Cracking The Skulls of Fresh Zombies Vs. Older Zombies

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Main Point Edit

Audiences see it time and time again in movies and television shows; the lumbering zombie walks up to one of the characters and is given a decent whack with a bat or stabbed through the head, rendering the zombie “dead”. But is it really as easy to crack or puncture the skull as it can be made to look on the screen? In fact there is a difference in the force needed to crack a zombie skull depending on whether it is a “fresh zombie” or an “old zombie”. After an interview with Forensic Archaeologist Darryl Ricketts at Indiana University South Bend, a lot of insight was given. The main factor that plays into how easy it is to crack a zombie skull is how long it has been decomposing.

Blunt Force Trauma Edit


According to Professor Ricketts, the calvaria which is the skull cap and base, are the parts we need to focus on because the skull has two layers of fat and bone with a layer of dipole you want to penetrate. Now this all changes after the body starts to decompose because in a living person or “fresh zombie” the brain has a layer of tissue, cartilage and skin, being referred to as “wet” making it more flexible and resistant to blunt trauma, needing about 400 to 1800 pounds of blunt force to crack the skull. In an older zombie in where decomposition has long set in, these protective layers decay and the bone loses moisture, being referred to as “dry”. A dry skull is less flexible therefore it needs less blunt force to destroy it, taking as little as only 1/10 of what is needed for a “wet” skull. (D. Ricketts, personal communication, October 12, 2015).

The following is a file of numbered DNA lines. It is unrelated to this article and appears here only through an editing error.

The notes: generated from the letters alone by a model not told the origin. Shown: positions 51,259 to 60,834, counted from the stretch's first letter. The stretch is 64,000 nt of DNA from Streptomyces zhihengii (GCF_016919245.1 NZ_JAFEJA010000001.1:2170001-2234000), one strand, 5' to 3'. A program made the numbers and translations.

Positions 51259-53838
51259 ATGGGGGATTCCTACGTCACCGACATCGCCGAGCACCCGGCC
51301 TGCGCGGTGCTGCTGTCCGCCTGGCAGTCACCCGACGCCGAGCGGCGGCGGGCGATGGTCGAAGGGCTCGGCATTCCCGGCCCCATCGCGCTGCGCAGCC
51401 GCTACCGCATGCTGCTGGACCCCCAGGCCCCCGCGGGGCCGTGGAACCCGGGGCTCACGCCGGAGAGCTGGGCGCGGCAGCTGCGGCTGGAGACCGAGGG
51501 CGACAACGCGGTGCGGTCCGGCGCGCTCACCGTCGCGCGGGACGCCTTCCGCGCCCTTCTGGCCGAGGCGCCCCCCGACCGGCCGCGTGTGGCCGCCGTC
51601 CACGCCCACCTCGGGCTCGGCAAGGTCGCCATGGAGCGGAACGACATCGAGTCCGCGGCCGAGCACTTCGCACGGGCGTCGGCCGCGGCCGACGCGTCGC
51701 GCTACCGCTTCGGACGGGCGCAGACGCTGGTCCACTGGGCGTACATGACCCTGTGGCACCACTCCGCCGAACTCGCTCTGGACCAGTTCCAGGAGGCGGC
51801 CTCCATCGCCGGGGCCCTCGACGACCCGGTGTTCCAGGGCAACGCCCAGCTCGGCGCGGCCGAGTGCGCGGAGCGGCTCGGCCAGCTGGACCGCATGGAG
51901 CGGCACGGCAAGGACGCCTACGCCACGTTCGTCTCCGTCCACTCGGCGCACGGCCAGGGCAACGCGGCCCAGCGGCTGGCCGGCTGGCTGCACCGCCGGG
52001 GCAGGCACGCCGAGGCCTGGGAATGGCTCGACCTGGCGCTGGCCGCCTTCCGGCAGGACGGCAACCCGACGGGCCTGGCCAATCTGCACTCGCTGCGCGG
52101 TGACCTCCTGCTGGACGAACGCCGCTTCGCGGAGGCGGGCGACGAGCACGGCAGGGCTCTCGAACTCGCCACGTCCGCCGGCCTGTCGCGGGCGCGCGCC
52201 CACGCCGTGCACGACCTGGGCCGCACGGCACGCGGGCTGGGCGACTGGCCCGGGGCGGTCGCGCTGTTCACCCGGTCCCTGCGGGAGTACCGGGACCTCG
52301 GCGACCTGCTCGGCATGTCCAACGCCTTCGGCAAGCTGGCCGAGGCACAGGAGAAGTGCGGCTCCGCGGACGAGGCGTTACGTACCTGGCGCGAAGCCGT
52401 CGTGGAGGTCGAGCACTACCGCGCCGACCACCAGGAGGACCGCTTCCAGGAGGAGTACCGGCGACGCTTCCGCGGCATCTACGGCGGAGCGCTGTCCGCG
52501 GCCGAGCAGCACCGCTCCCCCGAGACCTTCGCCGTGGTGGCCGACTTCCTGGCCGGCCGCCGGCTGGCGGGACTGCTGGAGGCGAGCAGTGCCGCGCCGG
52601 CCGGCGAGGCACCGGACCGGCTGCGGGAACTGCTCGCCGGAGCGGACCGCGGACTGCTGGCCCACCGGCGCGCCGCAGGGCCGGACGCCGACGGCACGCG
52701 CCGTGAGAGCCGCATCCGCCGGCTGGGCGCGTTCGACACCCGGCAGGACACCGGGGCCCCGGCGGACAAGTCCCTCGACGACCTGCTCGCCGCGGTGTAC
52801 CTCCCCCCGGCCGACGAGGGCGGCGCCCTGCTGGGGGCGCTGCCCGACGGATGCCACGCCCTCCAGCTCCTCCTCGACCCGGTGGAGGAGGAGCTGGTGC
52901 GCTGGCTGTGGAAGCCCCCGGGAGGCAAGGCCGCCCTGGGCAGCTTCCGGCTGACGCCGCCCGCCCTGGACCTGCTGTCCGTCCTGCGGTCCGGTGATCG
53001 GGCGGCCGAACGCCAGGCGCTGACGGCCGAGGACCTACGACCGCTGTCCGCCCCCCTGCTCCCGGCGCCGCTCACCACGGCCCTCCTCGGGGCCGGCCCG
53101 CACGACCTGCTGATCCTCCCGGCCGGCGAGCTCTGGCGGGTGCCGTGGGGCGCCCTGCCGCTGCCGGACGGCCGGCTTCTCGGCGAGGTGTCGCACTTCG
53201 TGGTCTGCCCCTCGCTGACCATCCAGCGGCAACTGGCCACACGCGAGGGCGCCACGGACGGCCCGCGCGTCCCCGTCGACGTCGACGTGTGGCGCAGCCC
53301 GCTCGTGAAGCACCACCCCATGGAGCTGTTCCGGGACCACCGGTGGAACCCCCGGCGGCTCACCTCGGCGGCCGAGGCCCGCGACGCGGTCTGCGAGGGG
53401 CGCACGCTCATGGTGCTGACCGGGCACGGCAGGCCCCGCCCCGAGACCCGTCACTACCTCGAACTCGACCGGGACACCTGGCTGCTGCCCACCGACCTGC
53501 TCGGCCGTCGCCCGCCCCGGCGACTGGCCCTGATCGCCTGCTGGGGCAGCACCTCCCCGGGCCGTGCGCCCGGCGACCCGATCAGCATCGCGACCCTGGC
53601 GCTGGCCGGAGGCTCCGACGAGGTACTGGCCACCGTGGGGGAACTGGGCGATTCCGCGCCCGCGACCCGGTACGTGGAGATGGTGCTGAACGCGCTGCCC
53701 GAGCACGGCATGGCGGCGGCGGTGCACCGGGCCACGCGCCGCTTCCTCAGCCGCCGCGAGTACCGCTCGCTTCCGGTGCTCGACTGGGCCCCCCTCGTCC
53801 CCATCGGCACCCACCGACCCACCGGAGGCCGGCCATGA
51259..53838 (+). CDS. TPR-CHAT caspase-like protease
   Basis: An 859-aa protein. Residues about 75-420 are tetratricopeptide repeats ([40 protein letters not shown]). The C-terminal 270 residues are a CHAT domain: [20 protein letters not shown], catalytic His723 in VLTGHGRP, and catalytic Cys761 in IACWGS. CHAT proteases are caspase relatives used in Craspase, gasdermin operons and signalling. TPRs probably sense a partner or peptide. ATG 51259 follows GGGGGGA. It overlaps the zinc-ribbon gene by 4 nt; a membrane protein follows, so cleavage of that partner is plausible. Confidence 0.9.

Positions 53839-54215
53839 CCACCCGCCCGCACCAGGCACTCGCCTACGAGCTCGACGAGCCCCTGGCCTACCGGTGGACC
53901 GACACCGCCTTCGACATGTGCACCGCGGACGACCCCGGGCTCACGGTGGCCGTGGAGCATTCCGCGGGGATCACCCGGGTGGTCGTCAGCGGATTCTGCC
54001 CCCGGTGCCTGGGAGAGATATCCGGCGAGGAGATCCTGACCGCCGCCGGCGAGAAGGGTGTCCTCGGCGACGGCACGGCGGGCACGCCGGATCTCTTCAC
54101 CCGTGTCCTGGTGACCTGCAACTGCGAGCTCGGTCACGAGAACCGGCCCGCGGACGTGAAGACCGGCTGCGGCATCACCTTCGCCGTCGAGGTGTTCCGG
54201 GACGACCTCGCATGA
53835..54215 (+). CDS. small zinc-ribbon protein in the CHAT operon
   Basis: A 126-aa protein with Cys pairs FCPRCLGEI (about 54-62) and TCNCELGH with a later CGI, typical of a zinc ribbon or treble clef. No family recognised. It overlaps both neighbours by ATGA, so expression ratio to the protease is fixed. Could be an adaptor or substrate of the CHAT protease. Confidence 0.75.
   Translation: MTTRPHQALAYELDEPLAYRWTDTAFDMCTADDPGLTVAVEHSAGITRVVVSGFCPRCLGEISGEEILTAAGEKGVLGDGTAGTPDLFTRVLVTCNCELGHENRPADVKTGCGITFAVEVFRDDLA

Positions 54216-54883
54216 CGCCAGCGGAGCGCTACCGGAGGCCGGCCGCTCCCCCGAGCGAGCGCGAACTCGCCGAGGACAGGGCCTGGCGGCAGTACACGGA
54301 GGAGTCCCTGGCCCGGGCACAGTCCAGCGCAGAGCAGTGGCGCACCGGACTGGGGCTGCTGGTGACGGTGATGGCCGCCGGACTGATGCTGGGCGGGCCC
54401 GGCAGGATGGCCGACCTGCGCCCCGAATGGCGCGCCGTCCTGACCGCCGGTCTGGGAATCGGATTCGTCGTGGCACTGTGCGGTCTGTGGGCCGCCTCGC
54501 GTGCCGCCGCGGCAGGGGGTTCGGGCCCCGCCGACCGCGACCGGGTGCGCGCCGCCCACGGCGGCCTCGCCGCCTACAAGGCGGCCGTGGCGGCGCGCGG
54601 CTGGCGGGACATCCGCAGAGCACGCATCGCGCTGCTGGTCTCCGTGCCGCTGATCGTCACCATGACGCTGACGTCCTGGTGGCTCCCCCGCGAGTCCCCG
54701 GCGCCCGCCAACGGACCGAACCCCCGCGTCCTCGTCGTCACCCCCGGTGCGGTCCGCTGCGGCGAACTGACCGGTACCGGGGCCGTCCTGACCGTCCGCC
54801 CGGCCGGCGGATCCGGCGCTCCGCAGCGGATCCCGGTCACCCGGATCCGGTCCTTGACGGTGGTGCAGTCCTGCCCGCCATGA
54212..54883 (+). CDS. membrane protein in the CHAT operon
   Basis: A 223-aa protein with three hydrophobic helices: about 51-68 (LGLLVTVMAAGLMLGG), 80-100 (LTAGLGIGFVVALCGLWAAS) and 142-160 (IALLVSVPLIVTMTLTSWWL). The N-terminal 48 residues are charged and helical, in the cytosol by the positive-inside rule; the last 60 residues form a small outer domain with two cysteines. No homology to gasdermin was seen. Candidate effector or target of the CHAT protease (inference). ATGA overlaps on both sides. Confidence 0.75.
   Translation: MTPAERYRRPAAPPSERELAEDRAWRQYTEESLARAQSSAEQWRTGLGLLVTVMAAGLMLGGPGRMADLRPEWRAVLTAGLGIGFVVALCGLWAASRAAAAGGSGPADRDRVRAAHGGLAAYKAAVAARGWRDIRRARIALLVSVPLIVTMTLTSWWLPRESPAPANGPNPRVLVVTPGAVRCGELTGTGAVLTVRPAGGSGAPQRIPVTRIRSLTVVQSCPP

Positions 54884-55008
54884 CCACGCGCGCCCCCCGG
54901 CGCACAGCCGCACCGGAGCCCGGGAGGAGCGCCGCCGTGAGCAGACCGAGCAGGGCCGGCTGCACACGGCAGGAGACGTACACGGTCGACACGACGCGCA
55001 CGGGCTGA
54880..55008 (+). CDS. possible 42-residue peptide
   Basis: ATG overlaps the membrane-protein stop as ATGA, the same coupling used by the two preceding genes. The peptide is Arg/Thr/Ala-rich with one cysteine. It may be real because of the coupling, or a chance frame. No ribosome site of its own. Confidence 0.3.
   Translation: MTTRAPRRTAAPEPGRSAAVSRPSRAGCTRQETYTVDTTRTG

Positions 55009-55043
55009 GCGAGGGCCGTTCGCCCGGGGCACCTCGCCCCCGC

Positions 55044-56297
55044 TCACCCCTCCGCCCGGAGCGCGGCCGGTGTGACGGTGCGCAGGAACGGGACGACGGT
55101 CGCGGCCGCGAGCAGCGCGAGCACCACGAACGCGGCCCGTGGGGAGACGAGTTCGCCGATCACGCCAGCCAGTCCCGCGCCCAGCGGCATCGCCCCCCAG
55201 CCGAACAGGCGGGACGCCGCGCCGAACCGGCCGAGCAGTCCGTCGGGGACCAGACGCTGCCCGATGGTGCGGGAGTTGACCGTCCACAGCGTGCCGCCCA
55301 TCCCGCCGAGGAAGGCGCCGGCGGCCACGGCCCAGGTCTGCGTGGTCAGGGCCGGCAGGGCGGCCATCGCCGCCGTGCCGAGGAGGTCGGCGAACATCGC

Sharp Force Trauma Edit

Skull damaged by a sword

In the case of puncturing the skull referred to as “sharp force trauma” the amount of force needed would be much lower depending on whether the same amount of force or energy is being using as blunt force. Since only a small surface area is being attacked less force is needed for both “dry” and “wet” skulls. This means that in fact it is entirely as easy to puncture a skull as it looks on television, be it a knife or screwdriver. In fact Professor Ricketts made the point that, “there are many studies that show carnivores such as wolves and coyotes easily puncturing skeletal material when scavenging remains. Indeed, one of the things we look for is penetration of canine teeth”. (D. Ricketts, personal communication, October 12, 2015). 

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